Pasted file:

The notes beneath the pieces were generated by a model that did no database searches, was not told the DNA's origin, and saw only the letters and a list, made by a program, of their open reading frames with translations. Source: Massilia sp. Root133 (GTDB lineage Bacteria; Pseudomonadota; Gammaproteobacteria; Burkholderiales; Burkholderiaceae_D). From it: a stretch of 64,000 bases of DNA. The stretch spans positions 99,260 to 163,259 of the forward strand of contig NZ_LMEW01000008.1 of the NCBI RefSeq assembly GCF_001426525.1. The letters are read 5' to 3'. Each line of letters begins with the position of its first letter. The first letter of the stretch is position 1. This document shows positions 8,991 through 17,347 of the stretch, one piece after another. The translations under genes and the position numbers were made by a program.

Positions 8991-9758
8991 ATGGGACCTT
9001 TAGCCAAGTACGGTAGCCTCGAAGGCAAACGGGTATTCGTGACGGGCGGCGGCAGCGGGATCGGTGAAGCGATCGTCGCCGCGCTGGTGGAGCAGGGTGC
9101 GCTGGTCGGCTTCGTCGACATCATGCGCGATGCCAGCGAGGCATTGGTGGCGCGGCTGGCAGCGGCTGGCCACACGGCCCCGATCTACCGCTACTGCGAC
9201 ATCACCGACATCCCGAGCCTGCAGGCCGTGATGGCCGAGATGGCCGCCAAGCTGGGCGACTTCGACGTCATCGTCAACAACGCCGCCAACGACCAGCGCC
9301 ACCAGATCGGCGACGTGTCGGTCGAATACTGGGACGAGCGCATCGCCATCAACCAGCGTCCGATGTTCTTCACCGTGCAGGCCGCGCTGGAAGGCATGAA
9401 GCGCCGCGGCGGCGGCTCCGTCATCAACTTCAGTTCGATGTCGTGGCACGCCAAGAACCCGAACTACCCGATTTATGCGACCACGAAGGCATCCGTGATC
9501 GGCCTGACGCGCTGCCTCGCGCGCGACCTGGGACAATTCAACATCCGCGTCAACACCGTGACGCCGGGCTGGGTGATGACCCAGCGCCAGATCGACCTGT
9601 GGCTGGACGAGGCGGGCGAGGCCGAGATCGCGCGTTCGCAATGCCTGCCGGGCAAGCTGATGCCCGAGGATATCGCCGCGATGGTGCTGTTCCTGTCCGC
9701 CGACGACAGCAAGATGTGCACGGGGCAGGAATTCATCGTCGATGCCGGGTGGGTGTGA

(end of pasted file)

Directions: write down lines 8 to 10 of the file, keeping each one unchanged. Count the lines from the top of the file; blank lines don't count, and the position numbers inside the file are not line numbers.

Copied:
9401 GCGCCGCGGCGGCGGCTCCGTCATCAACTTCAGTTCGATGTCGTGGCACGCCAAGAACCCGAACTACCCGATTTATGCGACCACGAAGGCATCCGTGATC
9501 GGCCTGACGCGCTGCCTCGCGCGCGACCTGGGACAATTCAACATCCGCGTCAACACCGTGACGCCGGGCTGGGTGATGACCCAGCGCCAGATCGACCTGT
9601 GGCTGGACGAGGCGGGCGAGGCCGAGATCGCGCGTTCGCAATGCCTGCCGGGCAAGCTGATGCCCGAGGATATCGCCGCGATGGTGCTGTTCCTGTCCGC